1984 Dbq

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Benjamin Reed
Mr. Pezza/ Mr. Haldemen
AP US History
22 December 2005
The Constitutionality of Slavery
Throughout the nineteenth-century the issue of slavery polarized the country along sectional lines. Northern abolitionists continually sought to outlaw slavery, while Southern slaveholders vehemently fought for the alternative. As the abolitionist movement gained momentum, many Northerners began to support the cause, while questioning the morality of slavery. Likewise, even non-slave holders in the South backed the pro-slavery movement, mainly because of financial commitments to powerful plantation owners. Both Northern abolitionists and Southern slaveholders held fast to their arguments, which were both equally compelling in their own respect. The North arguing the case that slavery was inherently evil and the Constitutional amendments in its favor were equally corrupt. Alternatively, the Southern slaveholders made the argument of the "original intent" of the Constitution, claiming that they had a divine right to own slaves under United States law as it had originally been written. Thus, because of the vague terms of the Constitution and the blurring issue of "original intent," the document only offered a stale mate, which in turn resulted in the downfall of the Union.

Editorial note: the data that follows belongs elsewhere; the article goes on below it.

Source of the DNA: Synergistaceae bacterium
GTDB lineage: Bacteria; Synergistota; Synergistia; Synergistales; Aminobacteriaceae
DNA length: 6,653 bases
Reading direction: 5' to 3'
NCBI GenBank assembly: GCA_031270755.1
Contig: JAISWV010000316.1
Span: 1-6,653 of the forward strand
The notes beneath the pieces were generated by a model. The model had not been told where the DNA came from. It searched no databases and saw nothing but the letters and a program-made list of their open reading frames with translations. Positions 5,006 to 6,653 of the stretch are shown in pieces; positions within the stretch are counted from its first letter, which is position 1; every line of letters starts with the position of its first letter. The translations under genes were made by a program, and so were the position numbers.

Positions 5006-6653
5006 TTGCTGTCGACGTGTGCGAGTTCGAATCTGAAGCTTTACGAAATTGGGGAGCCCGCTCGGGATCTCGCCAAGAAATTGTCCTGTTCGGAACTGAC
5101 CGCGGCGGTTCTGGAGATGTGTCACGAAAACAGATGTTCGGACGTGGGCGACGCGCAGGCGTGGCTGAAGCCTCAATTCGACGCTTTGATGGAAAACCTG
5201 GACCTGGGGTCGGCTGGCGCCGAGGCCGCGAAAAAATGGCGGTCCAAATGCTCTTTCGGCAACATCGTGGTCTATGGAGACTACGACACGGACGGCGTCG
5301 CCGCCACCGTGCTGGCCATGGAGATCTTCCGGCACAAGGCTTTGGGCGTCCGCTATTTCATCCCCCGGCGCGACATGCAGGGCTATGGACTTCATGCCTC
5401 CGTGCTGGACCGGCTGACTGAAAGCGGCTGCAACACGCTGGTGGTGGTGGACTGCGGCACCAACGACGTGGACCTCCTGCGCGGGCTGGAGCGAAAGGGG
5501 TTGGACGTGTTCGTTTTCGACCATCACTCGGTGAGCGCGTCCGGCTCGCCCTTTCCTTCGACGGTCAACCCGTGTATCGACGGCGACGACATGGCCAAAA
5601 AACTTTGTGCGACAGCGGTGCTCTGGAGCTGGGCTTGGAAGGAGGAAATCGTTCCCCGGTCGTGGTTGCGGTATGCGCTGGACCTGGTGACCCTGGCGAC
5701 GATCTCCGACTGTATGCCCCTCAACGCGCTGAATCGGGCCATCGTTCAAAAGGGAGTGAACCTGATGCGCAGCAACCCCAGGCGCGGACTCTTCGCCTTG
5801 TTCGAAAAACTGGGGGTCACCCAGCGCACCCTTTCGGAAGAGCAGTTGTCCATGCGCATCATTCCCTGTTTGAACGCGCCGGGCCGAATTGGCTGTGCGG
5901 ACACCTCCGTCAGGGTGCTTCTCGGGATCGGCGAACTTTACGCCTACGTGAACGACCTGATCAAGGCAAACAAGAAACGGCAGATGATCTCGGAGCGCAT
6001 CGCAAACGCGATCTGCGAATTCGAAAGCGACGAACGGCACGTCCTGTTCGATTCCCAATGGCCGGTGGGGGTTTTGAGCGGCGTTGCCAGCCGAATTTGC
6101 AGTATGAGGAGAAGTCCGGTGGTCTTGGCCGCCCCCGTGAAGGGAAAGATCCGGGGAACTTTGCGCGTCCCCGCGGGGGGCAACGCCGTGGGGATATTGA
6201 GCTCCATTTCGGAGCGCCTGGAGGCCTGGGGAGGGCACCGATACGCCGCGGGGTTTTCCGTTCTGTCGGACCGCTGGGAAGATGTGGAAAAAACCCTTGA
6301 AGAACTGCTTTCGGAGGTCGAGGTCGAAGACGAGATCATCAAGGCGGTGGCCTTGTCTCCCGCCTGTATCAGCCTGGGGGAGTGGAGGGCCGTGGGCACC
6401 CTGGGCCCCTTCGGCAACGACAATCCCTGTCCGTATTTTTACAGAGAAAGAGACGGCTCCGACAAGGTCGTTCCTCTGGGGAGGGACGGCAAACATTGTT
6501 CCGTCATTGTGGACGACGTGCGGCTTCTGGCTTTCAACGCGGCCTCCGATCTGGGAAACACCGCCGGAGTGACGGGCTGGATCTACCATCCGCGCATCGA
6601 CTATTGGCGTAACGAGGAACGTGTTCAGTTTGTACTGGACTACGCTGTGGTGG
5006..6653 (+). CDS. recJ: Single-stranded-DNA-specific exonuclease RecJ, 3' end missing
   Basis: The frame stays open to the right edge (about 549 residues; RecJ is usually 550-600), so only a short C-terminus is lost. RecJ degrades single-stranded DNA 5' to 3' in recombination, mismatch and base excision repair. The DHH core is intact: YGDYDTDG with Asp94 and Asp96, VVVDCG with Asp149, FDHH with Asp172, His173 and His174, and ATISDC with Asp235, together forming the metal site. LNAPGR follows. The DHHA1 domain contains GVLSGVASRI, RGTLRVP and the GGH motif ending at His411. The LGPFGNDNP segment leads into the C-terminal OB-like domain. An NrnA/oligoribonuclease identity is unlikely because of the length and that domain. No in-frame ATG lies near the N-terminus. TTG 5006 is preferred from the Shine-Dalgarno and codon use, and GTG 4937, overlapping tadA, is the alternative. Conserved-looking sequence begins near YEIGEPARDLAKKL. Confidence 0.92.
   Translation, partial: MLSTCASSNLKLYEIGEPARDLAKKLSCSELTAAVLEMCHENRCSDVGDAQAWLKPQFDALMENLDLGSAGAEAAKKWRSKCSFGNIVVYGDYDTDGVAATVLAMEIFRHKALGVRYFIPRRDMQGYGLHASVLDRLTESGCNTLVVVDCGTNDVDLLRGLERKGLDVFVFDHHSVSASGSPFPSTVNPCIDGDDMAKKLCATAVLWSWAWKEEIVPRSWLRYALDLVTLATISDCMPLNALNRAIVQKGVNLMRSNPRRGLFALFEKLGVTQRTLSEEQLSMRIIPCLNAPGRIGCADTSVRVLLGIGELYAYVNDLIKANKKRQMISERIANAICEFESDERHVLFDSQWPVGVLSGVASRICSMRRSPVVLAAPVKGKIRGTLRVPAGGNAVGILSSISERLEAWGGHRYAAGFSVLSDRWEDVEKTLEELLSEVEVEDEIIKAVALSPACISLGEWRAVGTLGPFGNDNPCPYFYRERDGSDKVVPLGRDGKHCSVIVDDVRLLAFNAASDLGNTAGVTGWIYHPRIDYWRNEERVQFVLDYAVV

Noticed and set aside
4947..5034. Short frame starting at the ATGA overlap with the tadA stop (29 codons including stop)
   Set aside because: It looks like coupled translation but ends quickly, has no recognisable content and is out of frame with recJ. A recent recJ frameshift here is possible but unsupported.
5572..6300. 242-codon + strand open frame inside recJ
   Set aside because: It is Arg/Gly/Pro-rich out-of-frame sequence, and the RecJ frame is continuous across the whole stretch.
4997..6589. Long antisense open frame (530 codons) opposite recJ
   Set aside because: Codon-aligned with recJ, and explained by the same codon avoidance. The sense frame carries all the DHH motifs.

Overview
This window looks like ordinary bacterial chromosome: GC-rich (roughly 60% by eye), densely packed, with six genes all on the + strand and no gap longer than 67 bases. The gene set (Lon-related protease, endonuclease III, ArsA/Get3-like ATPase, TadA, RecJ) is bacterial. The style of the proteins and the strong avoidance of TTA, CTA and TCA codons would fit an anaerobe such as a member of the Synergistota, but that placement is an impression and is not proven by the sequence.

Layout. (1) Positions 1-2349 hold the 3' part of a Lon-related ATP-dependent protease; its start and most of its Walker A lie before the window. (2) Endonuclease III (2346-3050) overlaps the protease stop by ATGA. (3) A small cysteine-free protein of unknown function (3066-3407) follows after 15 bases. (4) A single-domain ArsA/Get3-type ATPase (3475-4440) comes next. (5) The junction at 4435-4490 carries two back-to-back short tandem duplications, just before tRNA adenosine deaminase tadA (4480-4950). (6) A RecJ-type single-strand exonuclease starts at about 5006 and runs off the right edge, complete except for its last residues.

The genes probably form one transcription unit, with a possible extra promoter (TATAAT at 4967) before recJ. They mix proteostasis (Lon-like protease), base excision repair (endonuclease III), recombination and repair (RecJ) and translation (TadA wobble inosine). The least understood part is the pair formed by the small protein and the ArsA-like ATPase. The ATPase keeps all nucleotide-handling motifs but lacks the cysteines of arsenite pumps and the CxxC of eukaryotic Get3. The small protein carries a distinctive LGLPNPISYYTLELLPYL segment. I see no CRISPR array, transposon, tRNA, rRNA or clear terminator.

Abolitionists spoke out with harsh words against the Constitutional amendments that supported slavery and took a strong stance against pro-slavery legislature, claiming the right to resist immoral law. Southern legislation, such As the Fugitive Slave Act was forced upon Northerner's, who greatly disagreed with the institution, but were mandated to comply or face the alternative option of breaking the law (F). Angered by such legislation, Abolitionist groups did jus that, and resisted the law by warning African Americans in the North of the possibilities of being deported to the South by local authorities and slave-catchers ( C ). Ralph Waldo Emerson explained the need to resist immoral...
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